The Serenade for Tenor, Horn and Strings by Benjamin Britten is one of the many works written for the great horn player of the 20th Century, Dennis Brain. It had its first performance on 15 October 1943 at the Wigmore Hall with Brain playing and Peter Pears singing.
Ben Goldscheider provides an insight into this work as a prelude to his concert with the ECO, tenor Ben Johnson and conductor Jessica Cottis (Saturday, 16 March, Cadogan Hall, London).
What, to me, is so remarkable in this piece is how Britten uses the horn as an unspoken commentator on the text sung by the tenor. This is introduced in the Prologue which is a short movement for solo horn, setting a rather haunting atmosphere that sets up the reflective mood of the following movement, the Pastoral. Britten was trying very hard to push the limits of a seemingly invincible Dennis Brain, indicating that the Prologue be played on the natural partials of the horn; a recipe for disaster for many other horn players! He makes particular use of the 7th, 11th and 14th partials which, on the horn’s natural configuration, are ‘out of tune’ to our modern tempered ears. I like to think that Britten was both pushing forward in terms of technical challenges and musical idiom but also looking back, using the natural harmonics of an instrument very much connected to nature, a theme that is central to the Serenade.
Britten’s style of ‘word painting’, that is, to match the music with the literal meaning of the text, is masterful throughout the Serenade. The opening verse of the Pastoral, ‘The Day’s grown old; the fainting sun/ Has but a little way to run’ evokes a very reflective or even sombre feeling which is perfectly encapsulated by the descending triadic melody in D flat major that dominates the movement. Sharing this melody between horn and voice, Britten manages to create a musical language in which, after a period of time, merges the dialogue between horn and voice into one expressive gesture.
Again, in the following movement, the Nocturne, Britten’s use of the horn to accentuate the power of the text is central to the musical message. He uses the phrase ‘Blow, bugle blow’ from Tennyson’s The Princess which is then punctuated by the horn playing rapid fanfare figures, starting further away in a very quiet dynamic before coming to the fore at the height of the horn’s range and dynamic powers. In the third movement, the phrase, ‘O rose, thou art Sick’ by William Blake is expressed by a mournful descending semitone figure over a pulsating string ostinato that pushes the music in a very uneasy way.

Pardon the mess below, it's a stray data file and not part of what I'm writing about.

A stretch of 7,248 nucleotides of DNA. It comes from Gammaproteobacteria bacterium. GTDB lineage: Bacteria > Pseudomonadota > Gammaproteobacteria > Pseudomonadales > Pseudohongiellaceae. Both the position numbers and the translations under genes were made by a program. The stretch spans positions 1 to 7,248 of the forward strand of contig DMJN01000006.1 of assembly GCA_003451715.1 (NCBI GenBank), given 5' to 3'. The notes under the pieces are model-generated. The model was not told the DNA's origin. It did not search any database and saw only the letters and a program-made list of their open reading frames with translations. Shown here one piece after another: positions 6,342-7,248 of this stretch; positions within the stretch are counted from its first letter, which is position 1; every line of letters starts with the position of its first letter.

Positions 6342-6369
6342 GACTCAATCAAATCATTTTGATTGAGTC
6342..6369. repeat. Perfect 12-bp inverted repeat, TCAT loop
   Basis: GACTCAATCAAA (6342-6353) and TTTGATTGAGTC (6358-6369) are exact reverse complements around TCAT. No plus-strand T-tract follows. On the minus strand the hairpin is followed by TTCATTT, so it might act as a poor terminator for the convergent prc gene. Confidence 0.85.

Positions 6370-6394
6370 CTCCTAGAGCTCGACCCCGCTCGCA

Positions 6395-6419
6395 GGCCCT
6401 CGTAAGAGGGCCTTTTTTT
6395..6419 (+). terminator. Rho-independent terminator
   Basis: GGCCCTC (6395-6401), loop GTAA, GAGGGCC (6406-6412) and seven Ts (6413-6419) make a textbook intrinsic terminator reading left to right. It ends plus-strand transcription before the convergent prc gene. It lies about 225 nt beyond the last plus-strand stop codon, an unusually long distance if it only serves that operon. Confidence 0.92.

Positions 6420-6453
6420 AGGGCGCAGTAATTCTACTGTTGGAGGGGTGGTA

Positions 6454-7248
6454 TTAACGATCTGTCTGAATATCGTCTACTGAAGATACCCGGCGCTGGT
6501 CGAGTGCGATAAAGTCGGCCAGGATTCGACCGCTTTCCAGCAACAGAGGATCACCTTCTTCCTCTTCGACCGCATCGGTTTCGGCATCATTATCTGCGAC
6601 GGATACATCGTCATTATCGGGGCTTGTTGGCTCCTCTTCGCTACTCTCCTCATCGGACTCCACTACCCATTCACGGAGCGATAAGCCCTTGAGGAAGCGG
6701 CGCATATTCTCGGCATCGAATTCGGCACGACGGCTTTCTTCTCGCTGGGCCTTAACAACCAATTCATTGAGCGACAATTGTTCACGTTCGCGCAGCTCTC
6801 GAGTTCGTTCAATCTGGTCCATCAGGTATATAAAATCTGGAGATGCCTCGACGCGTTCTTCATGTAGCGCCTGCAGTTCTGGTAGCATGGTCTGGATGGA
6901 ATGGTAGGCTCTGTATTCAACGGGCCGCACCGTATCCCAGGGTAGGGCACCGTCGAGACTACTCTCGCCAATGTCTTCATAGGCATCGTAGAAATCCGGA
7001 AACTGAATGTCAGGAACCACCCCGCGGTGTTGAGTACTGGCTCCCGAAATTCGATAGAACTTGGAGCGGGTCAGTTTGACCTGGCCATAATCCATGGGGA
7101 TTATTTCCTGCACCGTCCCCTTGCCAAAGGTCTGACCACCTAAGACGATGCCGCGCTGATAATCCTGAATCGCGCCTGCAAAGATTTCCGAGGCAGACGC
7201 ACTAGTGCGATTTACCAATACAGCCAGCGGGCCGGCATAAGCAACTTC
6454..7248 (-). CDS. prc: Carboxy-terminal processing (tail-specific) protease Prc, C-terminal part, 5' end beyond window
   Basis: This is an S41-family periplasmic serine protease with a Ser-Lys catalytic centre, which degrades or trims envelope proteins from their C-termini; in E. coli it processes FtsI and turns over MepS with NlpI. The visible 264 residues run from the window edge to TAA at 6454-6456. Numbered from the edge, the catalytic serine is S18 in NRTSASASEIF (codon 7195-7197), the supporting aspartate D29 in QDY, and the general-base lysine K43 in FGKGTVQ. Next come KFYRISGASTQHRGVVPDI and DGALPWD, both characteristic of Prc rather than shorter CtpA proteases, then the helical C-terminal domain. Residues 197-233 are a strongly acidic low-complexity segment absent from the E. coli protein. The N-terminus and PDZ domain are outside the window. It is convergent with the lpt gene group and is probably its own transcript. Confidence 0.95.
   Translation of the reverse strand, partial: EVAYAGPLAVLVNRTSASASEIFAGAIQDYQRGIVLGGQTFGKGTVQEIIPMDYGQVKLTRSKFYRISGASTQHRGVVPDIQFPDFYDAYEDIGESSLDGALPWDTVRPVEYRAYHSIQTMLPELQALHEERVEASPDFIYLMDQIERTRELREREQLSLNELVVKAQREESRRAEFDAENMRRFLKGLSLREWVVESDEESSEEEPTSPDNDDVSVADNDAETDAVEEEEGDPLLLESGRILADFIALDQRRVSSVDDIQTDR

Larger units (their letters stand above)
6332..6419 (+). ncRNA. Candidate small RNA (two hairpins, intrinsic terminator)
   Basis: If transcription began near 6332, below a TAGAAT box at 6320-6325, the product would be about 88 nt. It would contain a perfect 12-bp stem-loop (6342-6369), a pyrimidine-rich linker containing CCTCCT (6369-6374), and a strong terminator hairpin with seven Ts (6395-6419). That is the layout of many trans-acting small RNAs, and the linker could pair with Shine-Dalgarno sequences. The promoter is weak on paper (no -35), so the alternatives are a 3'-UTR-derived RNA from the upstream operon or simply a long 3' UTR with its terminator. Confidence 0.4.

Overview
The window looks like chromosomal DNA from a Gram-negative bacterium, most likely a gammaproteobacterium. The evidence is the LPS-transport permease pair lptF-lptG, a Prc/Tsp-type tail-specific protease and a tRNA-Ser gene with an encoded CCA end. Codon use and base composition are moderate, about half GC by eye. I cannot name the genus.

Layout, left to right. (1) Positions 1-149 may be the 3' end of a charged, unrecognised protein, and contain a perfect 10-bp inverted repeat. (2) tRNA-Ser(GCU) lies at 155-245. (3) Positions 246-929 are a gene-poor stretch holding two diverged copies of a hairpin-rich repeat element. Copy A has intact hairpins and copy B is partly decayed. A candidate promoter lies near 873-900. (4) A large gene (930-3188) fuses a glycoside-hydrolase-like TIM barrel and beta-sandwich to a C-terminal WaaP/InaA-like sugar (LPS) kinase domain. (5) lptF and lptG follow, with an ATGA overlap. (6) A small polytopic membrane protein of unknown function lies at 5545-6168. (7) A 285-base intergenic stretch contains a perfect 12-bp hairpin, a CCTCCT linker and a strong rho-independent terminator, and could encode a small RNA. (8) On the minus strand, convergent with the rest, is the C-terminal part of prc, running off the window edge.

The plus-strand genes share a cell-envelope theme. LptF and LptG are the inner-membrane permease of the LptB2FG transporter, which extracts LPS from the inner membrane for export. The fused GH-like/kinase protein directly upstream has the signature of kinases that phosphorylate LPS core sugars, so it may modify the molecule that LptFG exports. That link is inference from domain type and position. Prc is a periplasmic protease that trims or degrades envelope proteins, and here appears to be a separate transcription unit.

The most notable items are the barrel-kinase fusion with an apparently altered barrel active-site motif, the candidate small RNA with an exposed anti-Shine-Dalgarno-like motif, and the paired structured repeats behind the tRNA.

In the Hymn, a movement based on text by Ben Jonson, Britten continues in the tradition of the Mozart and Strauss horn concertos by writing a rondo-like figure in 6/8 time. Britten chose words from Cynthia’s Revels which is a play that depicts Queen Elizabeth I as the virgin huntress Cynthia. This allowed Britten the freedom to deploy the horn in its typical hunting style in an extremely lively movement that finishes with the horn player walking off stage to prepare for the Epilogue. Whilst the piece is by no means humorous, I can’t help but find connotations with the humour written into the horn part of the Mozart horn concertos by the composer himself, often making fun of, and insulting, the horn player. It cannot be a coincidence, or at least Britten himself must have had it in his conscience, that following a 6/8 movement (all of Mozart’s horn concertos finish with a lively 6/8 Rondo), Britten writes one of the lowest notes available on the horn (perhaps he liked the idea that one may miss this note and then have to walk off stage embarrassed) before the horn player has to leave in an almost comedic effect. I have never played this piece without hearing at least one snigger from the audience…
As a piece, the Britten Serenade is written extremely well for the horn. It is very idiomatic, despite its challenging aspects of endurance and sheer technical capability. What is rather rare to the piece is that Britten writes the expressive phrases in sonorities that sit very well on the instrument, he writes the explosive figures at a range in which the horn player will be able to fully express the meaning of the music and he writes with a full understanding of the instrument’s capacity to be a perfect partner to the sensitivity of the voice. I personally find it hugely rewarding to play and it is an absolute joy to be able to play such a masterpiece with the human voice, an instrument which is to me the epitome of expression.
I look forward hugely to playing this piece with the English Chamber Orchestra on the 16 March at Cadogan Hall with Ben Johnson (tenor) and Jessica Cottis (conductor).
Click here to listen to the ECO’s recording of Britten’s Serenade with Philip Langridge, Frank Lloyd and Steuart Bedford.